I'm so bummed my breast pump broke and I couldn't send it to you, because a really good double electric pump is brilliant. Definitely more economical than renting if you plan to breastfeed for a long time.

Oh, and congratulations on your little cutie! He is perfectly adorable. You must be over the moon with love. Being a new mother is exhausting, but wonderful.

someone you know gets a kmart discount.

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Buzzy's a boy!


Our son is here! He's very clearly not a Buzzy, so we're going to have to think about another Internet name for him. He was born at 6:33 am on Sunday, July 1. He was 8 lbs 5.6 oz and 22 inches at birth with a head of dark hair, and he's quite the looker. We had a few early issues with jaundice but I think we're past them and are all home and happy.

Regular blogging will resume as soon as I start getting enough sleep to form sentences.


How about just Buzz? So happy for you!


Congrats to you all!!
Good luck with that sleep thing...

Yay! Congratulations!

Congratulations! Baby boys are wonderful. I hope he is a good sleeper. :)

CONGRATS! So excited for you and all the awesome new updates of motherhood! :)

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First, the inevitable update: baby is not yet born. Baby is now officially late. Baby is making me INSANE. But all is well, no signs of any distress, and s/he will either get here before July 7 of her own volition or be forced out on that date.

But that's not what this post is about. Rather, it's a warning or update or something. At the request of Buzzy's other parent, his/her picture will not be shared on this blog. Neither will his/her name. This isn't something I'd previously considered, but M feels strongly about preserving this baby's Internet privacy, to the degree that's possible, and having identifying information shared on Mama's very public blog isn't gonna do that.

I am of mixed emotions about it. On one hand, I want to tell you all about this amazing journey that we're going to be going on, and I feel a little bit hamstrung about doing that without a name and a face to go along with it. But M's point is a good one--when I made the decision to be public online, to use my real name and not a pseudonym, that was a decision that, as an adult, have a right to make. It's not the same one M would make (he's pretty well anonymous online, other than the places where I've outed him), and it's not one that I really have a right to foist on our kid, either. So, for the purposes of WINOW, Buzzy will remain Buzzy. I will tell you what sex s/he turns out to be, but that's probably all of the information you're going to get.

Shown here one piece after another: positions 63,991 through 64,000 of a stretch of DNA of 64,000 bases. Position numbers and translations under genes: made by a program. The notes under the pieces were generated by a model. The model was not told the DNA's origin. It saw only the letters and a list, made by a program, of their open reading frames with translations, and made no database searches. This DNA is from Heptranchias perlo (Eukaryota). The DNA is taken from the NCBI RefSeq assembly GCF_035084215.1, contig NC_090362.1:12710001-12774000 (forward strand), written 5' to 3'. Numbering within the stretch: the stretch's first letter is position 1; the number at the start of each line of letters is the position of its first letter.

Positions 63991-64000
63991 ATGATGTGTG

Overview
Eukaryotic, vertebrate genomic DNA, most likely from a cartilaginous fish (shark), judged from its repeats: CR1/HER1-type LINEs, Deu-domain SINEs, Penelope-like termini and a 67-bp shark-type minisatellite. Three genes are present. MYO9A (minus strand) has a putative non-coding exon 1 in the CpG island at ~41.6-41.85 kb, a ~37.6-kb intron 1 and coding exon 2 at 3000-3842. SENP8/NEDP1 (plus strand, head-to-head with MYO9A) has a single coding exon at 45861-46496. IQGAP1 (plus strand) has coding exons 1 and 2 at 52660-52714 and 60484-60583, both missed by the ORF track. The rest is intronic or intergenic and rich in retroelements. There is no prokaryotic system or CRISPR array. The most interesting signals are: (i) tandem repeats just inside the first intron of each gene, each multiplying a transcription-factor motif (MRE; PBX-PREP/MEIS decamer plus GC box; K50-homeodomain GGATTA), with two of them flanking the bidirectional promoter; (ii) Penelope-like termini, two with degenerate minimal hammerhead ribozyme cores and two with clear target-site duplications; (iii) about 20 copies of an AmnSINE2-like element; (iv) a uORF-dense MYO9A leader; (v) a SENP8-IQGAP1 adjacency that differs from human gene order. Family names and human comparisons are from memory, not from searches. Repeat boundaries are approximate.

This discussion with M brought up a lot of larger issues that I probably haven't given as much thought to as I ought. What is the reasonable expectation of Internet privacy for a baby? A child? How much does one parent have a right to expect from the other, if one of them is a public online person, like me, and the other a private one, like M? This is, I guess, the first real parenting disagreement we've had, and it's an interesting one to start with. Once it became clear we were starting from really different places (I really didn't, and still don't, see the harm in sharing a name and picture--it's embarrassing stories where I draw the line), M and I hashed out the rules for every online forum in which I participate. Due to the public and searchable nature of it, things will be the least open here on WINOW. It would be M's preference for me not to discuss Buzzy here at all, even with a fake name and no picture, but I didn't think that was very reasonable. The no-name, no-photo thing is, I guess, our first parenting compromise.